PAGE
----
Cover: California's New Three-Strikes Law

California's New Three-Strikes Law

Benefits, Costs, and Alternatives

by James Chiesa

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This research brief describes work documented in Three Strikes and You're Out: Estimated Benefits and Costs of California's New Mandatory-Sentencing Law (MR-509-RC).

Excerpt: Public outrage over crime has found political expression in the proposal and enactment of various laws mandating lengthy sentences for repeat felons. Put forward under the slogan "three strikes and you're out," these laws generally prescribe that felons found guilty of a third serious crime be locked up for 25 years to life. The California law, which went into effect in March 1994, may be the most sweeping of these. Although the first two "strikes" accrue for serious felonies, the crime that triggers the life sentence can be any felony. Furthermore, the law doubles sentences for a second strike, requires that these extended sentences be served in prison (rather than in jail or on probation), and limits "good time" earned during prison to 20 percent of the sentence given (rather than 50 percent, as under the previous law).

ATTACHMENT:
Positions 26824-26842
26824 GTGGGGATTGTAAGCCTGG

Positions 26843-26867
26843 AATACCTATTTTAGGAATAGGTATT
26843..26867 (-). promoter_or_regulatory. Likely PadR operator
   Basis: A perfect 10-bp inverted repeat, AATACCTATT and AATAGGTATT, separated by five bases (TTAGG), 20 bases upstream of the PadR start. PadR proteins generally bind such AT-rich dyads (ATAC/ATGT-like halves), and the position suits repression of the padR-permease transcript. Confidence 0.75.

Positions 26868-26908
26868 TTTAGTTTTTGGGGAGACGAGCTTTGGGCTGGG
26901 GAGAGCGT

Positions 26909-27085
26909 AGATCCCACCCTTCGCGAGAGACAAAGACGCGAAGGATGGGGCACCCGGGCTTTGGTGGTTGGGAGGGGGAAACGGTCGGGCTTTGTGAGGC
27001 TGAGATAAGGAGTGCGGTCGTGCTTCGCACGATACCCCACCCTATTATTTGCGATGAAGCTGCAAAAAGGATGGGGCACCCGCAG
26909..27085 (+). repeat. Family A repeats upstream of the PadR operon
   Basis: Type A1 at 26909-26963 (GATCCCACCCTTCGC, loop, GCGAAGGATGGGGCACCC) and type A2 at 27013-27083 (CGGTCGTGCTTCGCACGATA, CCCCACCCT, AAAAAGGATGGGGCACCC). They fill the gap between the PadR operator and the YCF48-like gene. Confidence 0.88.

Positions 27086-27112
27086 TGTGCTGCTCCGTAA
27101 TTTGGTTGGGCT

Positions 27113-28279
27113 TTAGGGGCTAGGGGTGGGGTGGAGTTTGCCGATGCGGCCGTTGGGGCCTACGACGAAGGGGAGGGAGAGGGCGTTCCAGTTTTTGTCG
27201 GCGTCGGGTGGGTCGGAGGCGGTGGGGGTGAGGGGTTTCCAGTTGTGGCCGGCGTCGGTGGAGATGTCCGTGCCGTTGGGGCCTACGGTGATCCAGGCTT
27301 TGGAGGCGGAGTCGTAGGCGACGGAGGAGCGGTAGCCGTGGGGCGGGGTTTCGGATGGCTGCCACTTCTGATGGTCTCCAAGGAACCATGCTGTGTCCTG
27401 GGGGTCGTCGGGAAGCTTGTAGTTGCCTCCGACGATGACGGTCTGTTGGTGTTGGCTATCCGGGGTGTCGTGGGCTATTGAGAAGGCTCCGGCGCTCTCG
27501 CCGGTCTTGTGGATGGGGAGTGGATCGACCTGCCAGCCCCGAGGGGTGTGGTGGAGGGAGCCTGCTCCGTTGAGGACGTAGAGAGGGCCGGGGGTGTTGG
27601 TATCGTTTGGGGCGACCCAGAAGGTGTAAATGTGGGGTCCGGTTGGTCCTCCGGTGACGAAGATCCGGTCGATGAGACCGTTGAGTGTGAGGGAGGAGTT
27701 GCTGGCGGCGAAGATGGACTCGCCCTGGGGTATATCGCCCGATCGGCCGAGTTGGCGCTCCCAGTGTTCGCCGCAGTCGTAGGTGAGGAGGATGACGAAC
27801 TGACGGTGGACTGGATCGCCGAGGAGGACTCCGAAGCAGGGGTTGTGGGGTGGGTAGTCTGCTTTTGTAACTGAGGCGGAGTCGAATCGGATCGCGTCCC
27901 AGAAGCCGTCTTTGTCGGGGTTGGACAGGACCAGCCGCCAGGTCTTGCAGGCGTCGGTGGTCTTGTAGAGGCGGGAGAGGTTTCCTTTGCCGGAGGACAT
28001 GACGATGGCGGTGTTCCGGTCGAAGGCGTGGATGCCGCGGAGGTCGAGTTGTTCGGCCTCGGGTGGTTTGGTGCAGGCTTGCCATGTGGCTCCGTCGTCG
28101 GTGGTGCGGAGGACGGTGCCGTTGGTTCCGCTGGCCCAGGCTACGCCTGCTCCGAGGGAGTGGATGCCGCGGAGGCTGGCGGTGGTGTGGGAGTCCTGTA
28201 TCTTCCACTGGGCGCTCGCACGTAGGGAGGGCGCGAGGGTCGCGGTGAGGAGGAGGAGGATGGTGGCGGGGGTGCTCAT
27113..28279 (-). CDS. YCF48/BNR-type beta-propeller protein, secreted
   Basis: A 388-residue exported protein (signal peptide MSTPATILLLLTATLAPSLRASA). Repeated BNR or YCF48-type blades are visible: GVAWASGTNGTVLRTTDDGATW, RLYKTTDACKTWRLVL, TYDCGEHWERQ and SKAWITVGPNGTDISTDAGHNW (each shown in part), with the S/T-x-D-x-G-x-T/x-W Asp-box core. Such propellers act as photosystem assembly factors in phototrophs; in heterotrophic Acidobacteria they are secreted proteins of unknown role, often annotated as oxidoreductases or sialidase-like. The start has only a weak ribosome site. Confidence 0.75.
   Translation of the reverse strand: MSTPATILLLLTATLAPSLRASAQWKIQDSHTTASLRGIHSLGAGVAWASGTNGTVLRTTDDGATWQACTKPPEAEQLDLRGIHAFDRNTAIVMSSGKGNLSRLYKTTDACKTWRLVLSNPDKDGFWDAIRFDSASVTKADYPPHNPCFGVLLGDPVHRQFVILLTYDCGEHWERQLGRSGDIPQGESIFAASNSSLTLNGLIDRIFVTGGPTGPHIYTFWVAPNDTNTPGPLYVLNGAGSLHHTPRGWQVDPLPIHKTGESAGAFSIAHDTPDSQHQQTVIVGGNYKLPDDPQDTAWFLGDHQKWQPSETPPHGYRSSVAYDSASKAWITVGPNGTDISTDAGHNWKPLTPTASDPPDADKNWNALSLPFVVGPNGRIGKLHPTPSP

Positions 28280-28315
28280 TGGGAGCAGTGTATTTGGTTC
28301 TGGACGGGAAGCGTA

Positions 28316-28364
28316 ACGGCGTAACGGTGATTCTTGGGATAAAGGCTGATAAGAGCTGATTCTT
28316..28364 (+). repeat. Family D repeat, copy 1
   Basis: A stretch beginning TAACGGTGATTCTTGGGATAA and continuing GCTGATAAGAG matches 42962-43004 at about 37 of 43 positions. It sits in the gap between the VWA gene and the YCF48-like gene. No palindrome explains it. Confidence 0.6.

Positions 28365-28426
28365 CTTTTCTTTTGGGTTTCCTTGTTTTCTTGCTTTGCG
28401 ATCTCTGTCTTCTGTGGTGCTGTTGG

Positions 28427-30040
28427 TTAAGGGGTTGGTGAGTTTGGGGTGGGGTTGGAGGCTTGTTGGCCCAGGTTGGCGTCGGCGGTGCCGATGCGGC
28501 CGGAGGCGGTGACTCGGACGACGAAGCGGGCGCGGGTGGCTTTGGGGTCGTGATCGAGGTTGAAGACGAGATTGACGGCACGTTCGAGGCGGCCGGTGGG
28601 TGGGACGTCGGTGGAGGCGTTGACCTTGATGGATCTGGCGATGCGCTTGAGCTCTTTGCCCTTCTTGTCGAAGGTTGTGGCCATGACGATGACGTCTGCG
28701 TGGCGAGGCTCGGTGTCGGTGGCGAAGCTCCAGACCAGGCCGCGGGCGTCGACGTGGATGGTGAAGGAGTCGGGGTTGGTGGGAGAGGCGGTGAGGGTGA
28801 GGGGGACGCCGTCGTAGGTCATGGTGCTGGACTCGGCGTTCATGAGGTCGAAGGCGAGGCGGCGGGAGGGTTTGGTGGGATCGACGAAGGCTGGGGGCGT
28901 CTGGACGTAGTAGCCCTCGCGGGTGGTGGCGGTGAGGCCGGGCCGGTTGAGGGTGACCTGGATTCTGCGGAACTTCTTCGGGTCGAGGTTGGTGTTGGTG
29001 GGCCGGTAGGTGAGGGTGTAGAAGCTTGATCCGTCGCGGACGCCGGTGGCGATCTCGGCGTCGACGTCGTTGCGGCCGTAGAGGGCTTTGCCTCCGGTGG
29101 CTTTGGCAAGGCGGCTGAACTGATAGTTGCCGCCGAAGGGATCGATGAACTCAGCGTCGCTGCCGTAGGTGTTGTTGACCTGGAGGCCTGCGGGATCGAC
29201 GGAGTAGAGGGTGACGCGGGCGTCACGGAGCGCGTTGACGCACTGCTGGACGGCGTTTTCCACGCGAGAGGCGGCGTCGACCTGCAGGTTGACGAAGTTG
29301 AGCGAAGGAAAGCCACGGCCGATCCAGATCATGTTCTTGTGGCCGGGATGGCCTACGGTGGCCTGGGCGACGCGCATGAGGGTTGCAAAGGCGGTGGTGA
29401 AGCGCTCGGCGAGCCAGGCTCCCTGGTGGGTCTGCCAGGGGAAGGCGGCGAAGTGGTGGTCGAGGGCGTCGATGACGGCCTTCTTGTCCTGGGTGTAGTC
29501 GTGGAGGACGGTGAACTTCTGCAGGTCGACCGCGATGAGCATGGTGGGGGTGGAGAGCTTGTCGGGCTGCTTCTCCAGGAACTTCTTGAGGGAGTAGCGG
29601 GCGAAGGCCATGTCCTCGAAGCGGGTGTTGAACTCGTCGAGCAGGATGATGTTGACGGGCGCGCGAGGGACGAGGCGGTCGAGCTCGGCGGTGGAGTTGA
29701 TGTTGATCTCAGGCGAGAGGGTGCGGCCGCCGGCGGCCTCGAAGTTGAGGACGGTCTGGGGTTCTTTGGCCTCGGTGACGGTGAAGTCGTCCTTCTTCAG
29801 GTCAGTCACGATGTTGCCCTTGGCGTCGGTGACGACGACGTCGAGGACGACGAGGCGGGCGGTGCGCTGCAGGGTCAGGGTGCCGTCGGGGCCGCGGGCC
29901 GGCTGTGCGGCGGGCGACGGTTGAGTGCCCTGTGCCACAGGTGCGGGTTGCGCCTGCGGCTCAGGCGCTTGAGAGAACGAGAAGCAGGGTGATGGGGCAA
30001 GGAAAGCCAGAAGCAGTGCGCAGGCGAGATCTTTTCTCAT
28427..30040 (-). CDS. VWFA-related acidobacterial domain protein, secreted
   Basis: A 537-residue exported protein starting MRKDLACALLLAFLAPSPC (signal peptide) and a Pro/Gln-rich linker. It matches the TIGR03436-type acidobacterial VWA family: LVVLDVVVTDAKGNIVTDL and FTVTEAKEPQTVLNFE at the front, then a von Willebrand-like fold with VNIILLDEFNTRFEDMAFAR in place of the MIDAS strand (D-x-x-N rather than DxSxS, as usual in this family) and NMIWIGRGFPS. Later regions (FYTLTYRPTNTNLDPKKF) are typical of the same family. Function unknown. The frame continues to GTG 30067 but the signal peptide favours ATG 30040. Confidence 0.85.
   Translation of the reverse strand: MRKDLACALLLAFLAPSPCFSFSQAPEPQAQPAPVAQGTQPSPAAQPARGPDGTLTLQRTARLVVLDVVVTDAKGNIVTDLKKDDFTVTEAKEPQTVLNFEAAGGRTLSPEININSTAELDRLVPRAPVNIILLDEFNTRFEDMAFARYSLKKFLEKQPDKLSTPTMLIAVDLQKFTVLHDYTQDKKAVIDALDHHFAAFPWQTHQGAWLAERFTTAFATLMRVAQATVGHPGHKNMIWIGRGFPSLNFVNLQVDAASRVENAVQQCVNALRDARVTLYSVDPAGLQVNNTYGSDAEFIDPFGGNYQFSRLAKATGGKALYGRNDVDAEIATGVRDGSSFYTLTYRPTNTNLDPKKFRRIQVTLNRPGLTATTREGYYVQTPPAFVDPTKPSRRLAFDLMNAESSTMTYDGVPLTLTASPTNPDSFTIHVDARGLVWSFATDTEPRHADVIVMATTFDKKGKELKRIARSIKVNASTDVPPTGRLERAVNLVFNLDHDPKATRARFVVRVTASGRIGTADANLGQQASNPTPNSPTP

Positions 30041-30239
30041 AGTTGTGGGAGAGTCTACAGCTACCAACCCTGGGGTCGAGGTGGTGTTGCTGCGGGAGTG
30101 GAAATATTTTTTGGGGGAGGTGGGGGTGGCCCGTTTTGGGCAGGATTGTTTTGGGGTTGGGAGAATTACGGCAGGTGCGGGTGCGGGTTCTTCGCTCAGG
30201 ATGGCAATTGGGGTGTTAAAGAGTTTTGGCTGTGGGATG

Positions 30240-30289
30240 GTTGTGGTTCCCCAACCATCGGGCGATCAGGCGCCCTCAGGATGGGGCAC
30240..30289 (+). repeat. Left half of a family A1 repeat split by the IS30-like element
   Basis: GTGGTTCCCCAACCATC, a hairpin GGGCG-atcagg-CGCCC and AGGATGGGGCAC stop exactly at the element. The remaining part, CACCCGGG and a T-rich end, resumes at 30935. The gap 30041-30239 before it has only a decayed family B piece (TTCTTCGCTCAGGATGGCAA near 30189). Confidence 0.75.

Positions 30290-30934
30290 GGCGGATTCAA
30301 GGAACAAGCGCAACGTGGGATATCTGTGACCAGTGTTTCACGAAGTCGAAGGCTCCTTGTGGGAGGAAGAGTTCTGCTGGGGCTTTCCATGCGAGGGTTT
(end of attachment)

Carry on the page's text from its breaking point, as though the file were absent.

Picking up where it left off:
This report is part of the RAND Corporation research brief series. RAND research briefs present policy-oriented summaries of individual published, peer-reviewed documents or of a body of published work.

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